In sport, we often hear phrases like “he had more drive," and “they didn’t have their heads in the game,” and “she needs to just focus on the game and tune out the crowd”, or “he had the mental edge." These are all great examples of the ‘mental side’ of sport, or Sport Psychology. Sport psychology is comprised of many psychological or mental skills which refer to the psychological qualities or attributes that an athlete can learn and develop. Psychological skills can be used to target athletes’ thoughts (e.g., imagery), or bodies (e.g., breathing), depending on the target performance factor the athlete wishes to improve. Similar to physical skills, in order to maximize the benefits of psychological skills, athletes must deliberately practice them.
What are the Benefits of Using Sport Psychology Skills
Behavioral gains (e.g., improved performance and persistence, reduced burnout)
Emotional gains (e.g., increased self-esteem and enjoyment, decreased anxiety)
Cognitive gains (e.g., greater concentration and focus, fewer meltdowns)
Athletes who use psychological skills report greater gains in shorter amounts of time
Gives athletes the competitive advantage over physically similar opponents
Useful for athletes of all ages, competitive levels, or sports.
We can imagine ourselves performing in our sport by seeing or feeling specific movements in our mind. Including as many of the senses as possible helps to make our images more vivid and realistic. Athletes or coaches may imagine specific sport skills, strategies, emotions, goals, and confidence. The potential BENEFITS of mental imagery include improved focus, skill acquisition and execution, strategy acquisition and execution, anxiety management, increased arousal, boost confidence, increase mental toughness, goal attainment, increase motivation, and injury recovery.
Goals are valued targets athletes and coaches strive to accomplish that serve as an incentive toward behavior change. The potential BENEFITS of goal setting include improved focus, performance gains, increased effort and intensity, persistence to overcome obstacles or bounce back from failure; promotes self-reflection and problem-solving strategies.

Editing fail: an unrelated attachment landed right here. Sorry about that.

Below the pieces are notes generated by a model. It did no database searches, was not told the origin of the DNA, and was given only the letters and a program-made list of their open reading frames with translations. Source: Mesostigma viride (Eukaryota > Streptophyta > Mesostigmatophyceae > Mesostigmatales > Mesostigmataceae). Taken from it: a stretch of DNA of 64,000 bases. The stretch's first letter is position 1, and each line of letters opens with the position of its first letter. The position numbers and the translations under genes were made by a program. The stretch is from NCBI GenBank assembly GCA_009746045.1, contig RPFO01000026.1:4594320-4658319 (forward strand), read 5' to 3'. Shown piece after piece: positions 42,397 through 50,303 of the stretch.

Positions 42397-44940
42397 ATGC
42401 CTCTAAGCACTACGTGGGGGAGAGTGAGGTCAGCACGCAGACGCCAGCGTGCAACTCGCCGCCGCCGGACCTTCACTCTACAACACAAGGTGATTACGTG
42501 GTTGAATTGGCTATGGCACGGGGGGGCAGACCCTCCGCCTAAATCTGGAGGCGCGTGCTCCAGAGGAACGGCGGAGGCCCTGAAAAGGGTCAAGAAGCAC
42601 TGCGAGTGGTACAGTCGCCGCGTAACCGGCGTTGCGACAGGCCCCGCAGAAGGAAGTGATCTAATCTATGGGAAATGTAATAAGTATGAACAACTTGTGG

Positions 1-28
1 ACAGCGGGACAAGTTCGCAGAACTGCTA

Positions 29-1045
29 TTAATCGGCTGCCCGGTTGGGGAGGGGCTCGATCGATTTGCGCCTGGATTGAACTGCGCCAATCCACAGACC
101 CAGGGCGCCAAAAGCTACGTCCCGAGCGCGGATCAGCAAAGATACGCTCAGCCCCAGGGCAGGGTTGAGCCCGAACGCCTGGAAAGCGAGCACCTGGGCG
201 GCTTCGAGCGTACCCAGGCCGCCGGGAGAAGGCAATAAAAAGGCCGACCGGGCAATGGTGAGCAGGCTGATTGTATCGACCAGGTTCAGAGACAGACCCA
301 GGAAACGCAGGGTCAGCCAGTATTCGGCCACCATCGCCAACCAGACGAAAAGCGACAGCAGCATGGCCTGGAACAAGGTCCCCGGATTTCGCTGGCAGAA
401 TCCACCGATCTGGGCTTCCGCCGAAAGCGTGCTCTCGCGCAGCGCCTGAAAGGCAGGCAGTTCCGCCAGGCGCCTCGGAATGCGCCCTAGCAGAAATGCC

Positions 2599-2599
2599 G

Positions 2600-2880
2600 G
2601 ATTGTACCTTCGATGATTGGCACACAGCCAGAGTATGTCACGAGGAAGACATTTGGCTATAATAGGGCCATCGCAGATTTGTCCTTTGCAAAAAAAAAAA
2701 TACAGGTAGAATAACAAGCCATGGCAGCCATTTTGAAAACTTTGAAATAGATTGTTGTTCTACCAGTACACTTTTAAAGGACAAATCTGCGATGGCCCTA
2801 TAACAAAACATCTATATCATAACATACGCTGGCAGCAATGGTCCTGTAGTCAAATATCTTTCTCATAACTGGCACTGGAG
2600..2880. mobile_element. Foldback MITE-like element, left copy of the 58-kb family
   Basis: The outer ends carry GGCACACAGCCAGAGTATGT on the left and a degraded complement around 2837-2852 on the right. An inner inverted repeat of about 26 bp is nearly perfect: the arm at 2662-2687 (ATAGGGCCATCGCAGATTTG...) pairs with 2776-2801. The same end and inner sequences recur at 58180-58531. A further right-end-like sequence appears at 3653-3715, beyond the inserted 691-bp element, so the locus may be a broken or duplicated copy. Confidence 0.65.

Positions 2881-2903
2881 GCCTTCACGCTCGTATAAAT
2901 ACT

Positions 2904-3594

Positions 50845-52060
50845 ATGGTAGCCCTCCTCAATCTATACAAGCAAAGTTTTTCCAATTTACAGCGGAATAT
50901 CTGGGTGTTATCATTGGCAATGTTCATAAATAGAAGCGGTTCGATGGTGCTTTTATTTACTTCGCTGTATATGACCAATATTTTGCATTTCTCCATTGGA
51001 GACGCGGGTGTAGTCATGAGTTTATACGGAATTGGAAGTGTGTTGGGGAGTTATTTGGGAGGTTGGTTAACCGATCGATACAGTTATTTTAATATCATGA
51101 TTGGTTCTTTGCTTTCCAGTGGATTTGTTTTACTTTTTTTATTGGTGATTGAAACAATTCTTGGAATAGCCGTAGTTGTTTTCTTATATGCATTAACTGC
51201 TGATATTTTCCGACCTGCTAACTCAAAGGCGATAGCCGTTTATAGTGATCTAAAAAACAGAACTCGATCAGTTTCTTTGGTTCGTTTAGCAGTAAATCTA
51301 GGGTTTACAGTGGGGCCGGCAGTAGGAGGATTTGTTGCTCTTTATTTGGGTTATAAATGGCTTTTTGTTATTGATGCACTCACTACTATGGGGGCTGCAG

Self-talk – What we say to ourselves can be instructional or motivational. Self-talk is directed to oneself; it is what an athlete or coach says to themselves. Instructions can include keywords that remind athletes how to perform a skill. Motivational self-talk can help athletes get pumped up, relax, and increase effort.
A set sequence of actions and thoughts carried out before executing a skill. Routines can be pre-event (used during the time leading up to a competition), or pre-performance (used immediately before performing a skill). Performance routines may BENEFIT performance by improving an athlete’s ability to: perform consistently, focus, cope with distractions and negative thoughts, and perform skills automatically.
Anxiety regulation encompasses a number of psychological skills that can be easily incorporated into an athletes’ routine in order to decrease both the physiological and mental symptoms of anxiety. The potential BENEFITS of anxiety regulation include: Reduced physiological symptoms of anxiety, decreased anxiety/nervousness, reduced negative thoughts, increased self- confidence, improved sleep, performance gains, goal attainment, and persistence in the sport.
Interpersonal styles can alternatively be viewed as the manner in which individuals (e.g., coaches and parents) interact with other individuals who could be viewed as their subordinates (e.g., athletes and children). This concept of interpersonal styles is important in the coach-athlete relationship because when coaches optimize these interpersonal styles, their athletes experience a host of benefits including enhanced MOTIVATION. The potential BENEFITS of interpersonal styles include Motivation, autonomy, competence, relatedness, well-being, satisfaction, performance, commitment, persistence, enjoyment.
Focus/Concentration – Concentration or focus involves paying attention to what is relevant and ignoring things that are beside the point. This skill helps athletes and coaches pick out the cues that are most important.
The regulation of confidence and self-efficacy incorporates numerous psychological skills that can be integrated into an athletes’ routine in order to increase this important psychological aspect of the athlete.
The potential BENEFITS of confidence and self-efficacy regulation include increased effort exerted, the likelihood of pursuing challenging goals, persistence, performance, perseverance when facing obstacles, ability to cope with pain, mood, and enjoyment.
Group cohesion reflects the tendency for athletes within a group to be on the same page with respect to their goals and values. Cohesion is associated with team performance and is one of the qualities that coaches often try to improve among their teams. Some of the potential BENEFITS of cohesion include increased effort exerted, improved attendance and punctuality for practices, less dropout, increased athlete satisfaction, increased collective efficacy, decreased state anxiety, and improved performance.